The following is an excerpt from my book:

Within the cultural context of the Igorot people, when a woman deliberately exposed her private parts in anger, protest, or defiance against a man, an Igorot man knows better to immediately look away and leave. It was believed that if a man looked at a furious naked woman who exposed her private parts with the intention to shame and curse him, he would be blinded and would meet bad luck. This taboo could explain why there were no cases of rape in the olden times in Igorot land.

Furthermore, according to Dr. Brett, the Bontoc elders claimed that in the experience of their people, each of the men cursed by women in the manner explained above, have had the bad luck of having their heads cut-off when they went to battle. This, they say, gave credence to the belief that assaulting women, particularly sexual assault, is an absolute taboo (lawa, paniyiw, inayan).

That was the way the Bontoc women defended against potentially offending members of the opposite sex. It must be noted, however, that such a practice was not limited to protecting oneself only. There are historical cases when native women in the region, thinking perhaps that respect for women’s status and sexuality is universally acknowledged, collectively resorted to baring their sexual parts to shame and drive away the mining companies and the destructive mega dam projects that threatened to destroy their land and lives.

Unfortunately, the proponents, workers, and military protectors of these mining companies and dam projects were outsiders and did not share the same indigenous values and worldview.

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Naked But Not Asking For It!

Igorot youths

 “Ub-ubfu” – young Bontok men and women of the same age-group help one another in the fields. Women were naked on top but there was  no sense of malice or judgement as sexual objectification had not yet entered the society.  Circa 1930s (?)

 

 

 

 

 

 

The River’s Journey

When I was not slumbering, I spent long hours sitting at the balcony looking out to the river of my hometown. Each time I sat there by myself, I imagined Grandmother telling me more stories about the River’s Journey.

“In its journey, the river undergoes many experiences and changes. It even changes its color and size. Here in our village, the color is usually what you see now, crystal and shiny reflecting the sun’s radiance. But depending on the life around it, a river may turn into other colors.

“In the olden times, when we didn’t have mirrors hanging on our walls, we went to the streams and rivers to look at our reflections. The river is our mirror ― as we are alive, breathing and moving, the river is also alive, breathing and moving. If you poison the river, you will in turn be poisoned by it. Like the healthy blood flowing inside our veins, the river is the blood of the earth, and as long as it is healthy and keeps flowing, all life on earth is nourished.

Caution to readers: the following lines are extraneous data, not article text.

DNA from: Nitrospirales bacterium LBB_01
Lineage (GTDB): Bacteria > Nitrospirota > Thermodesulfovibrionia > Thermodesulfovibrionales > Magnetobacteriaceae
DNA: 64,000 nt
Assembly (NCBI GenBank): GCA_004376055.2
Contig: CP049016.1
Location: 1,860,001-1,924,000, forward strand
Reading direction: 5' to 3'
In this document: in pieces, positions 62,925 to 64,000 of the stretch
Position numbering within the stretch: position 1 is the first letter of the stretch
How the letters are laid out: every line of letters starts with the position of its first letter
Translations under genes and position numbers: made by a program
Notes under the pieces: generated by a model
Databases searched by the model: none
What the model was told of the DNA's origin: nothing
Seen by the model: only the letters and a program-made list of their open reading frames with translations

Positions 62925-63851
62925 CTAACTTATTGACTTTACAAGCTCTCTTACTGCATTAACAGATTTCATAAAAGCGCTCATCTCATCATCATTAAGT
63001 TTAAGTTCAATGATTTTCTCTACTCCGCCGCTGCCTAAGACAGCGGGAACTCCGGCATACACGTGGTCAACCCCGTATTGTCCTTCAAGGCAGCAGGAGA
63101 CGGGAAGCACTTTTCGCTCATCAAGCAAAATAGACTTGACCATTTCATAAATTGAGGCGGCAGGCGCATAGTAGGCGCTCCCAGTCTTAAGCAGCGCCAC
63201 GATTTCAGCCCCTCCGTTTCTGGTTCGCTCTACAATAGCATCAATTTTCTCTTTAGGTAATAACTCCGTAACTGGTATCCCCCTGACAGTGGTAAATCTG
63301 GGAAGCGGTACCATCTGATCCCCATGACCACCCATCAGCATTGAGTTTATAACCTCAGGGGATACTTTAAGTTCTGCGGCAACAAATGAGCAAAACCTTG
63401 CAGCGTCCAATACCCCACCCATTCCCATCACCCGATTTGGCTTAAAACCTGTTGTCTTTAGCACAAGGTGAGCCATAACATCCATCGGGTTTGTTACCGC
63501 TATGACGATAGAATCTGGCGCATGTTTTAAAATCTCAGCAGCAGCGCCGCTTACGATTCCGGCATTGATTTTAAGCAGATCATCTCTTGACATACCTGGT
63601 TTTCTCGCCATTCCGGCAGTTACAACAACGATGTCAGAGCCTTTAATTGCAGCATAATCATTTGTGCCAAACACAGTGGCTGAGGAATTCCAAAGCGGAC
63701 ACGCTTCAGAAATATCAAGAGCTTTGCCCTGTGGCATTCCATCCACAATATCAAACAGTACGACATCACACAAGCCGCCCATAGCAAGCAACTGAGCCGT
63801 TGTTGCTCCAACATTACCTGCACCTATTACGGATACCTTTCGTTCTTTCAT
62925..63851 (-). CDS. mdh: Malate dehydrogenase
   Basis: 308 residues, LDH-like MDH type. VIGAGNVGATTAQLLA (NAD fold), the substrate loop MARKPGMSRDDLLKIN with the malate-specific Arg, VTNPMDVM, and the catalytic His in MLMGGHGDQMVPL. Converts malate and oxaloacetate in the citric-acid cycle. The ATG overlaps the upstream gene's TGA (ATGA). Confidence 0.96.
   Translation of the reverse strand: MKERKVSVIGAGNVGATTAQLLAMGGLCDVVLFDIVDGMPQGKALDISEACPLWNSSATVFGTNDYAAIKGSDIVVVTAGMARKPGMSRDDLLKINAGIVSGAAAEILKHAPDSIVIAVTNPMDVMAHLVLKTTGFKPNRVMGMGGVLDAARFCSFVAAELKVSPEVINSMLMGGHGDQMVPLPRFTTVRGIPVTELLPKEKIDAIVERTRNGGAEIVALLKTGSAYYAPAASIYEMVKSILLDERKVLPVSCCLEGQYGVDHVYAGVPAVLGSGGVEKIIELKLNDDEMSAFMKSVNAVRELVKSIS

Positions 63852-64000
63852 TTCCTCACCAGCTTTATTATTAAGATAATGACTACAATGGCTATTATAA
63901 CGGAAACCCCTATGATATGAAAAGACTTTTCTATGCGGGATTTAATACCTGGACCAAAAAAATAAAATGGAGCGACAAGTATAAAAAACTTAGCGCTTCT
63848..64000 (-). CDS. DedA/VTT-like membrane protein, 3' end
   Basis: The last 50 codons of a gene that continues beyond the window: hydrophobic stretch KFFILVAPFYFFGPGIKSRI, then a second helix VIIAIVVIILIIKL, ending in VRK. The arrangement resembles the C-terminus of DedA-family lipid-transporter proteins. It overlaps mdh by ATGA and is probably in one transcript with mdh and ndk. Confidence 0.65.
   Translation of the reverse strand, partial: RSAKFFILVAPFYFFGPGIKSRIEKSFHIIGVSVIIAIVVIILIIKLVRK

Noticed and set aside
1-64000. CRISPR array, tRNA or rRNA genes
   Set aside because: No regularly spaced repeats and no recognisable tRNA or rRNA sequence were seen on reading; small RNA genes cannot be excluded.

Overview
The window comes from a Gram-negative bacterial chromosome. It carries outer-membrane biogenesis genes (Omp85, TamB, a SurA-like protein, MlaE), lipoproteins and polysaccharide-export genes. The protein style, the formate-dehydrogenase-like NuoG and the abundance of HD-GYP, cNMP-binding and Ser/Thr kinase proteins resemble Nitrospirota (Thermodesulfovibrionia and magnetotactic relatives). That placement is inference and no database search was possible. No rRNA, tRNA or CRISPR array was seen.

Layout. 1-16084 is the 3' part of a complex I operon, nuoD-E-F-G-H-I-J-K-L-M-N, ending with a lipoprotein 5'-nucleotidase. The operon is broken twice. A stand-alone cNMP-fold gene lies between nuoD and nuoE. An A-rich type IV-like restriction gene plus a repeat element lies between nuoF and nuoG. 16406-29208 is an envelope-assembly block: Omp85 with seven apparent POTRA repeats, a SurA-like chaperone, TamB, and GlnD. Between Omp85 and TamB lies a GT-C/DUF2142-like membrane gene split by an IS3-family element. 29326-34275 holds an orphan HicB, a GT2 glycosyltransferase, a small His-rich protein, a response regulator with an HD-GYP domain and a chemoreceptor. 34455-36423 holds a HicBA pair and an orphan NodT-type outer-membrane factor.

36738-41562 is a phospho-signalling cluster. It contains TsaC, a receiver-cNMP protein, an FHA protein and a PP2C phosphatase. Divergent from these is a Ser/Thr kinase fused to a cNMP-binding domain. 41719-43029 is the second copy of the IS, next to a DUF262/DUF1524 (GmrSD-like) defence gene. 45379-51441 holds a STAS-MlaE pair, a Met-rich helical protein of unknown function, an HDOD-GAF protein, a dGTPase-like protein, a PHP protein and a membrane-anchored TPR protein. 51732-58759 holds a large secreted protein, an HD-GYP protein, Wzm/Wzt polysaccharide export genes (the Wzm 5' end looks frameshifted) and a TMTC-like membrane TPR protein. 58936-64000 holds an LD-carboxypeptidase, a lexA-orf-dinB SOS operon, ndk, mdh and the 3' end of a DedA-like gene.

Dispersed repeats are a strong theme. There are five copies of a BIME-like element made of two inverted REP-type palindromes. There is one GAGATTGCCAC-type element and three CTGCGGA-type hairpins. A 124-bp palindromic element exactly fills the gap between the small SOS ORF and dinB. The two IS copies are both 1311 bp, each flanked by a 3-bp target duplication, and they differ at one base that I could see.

“The river may grow big and may also shrink. It may unite with other rivers coming from different directions. If they find a common ground, two or more rivers unite to form a bigger and a more powerful river. Joined rivers travel for a while, sometimes longer, sometimes shorter, sometimes forever. Often, after traveling together, joined rivers separate and go different ways. But they would no longer be the same as when they first met, for they would have already given and taken something from each other. It is like in a family, or between friends.

“You find a friend to share your journey of life with. You and your friend walk some distance and you give and take and share and learn from each other. But a time may come when you may have to go your separate ways. When this moment comes, you would no longer be the same people as when you first met, for you would have added to each other’s experience in the journey.

“Maybe you have to part ways for the reason that you have different opinions on how to travel downstream. Perhaps your friend wants to explore more of the nooks and crannies of the big towns while you prefer to flow on the more laid back riverbeds of the countryside. You had a father, a mother, sisters, brothers and me. Some of us leave first. You continue the journey with your siblings, but as you are all grown up, you are drawn to explore different directions. Despite this, all of us, in the end, would eventually meet at the final destination and be reunited again as the one big family that we are.

Bakun waterfalls

Bakun, Benguet Philippines

 

“And when in your journey, you find yourself confused and agitated, or in a turbulent mood – when as if your emotions are like the river rapids – in a rough flow – so to speak, don’t resist where the current brings you next. Do not be discouraged or disturbed by constantly shifting landscapes. Does the river get intimidated and perceive itself a victim when an immovable giant boulder blocks its course? No, the river simply curves smoothly around the obstacle and flows on.

“Does the river cringe in fright when it finds itself standing at the edge of a precipice? Certainly not. The river takes a leap of faith; it is then that the murmuring river becomes the roaring mighty waterfalls! It survives the leap and discovers more of itself – its abilities and possibilities.

“The river knows that after a rough flow, a smooth flow awaits for it, right at the next bend. And when there is not much happening and the river is smoothly flowing, does the river complain of boredom? Again, no. The river takes such quiet moments as opportunities to get itself clear. So you see? The river yields and yet it is invincible. The river can tap into its ancient spirit’s wisdom, and know, that this is truth.”

“The river’s spirit is ancient?” I suddenly reacted.

“Only as a way of talking, we may say that some rivers are quite old, having been flowing on the surface of this earth for a very long, long time. Yet we may also speak of rivers which are newly fashioned. An old river has already smoothed and refined many jutting rocks and rough stones, so those parts of it coming later may follow the same path without wounding themselves too much.”

I sensed Grandmother’s presence and wisdom as I channeled more of her River’s Story in these imagined conversations. I felt greatly relieved from my illness of pathological pessimism.

Excerpted from: Becoming Mad and Asking Why the River is Flowing by Allu Kuy.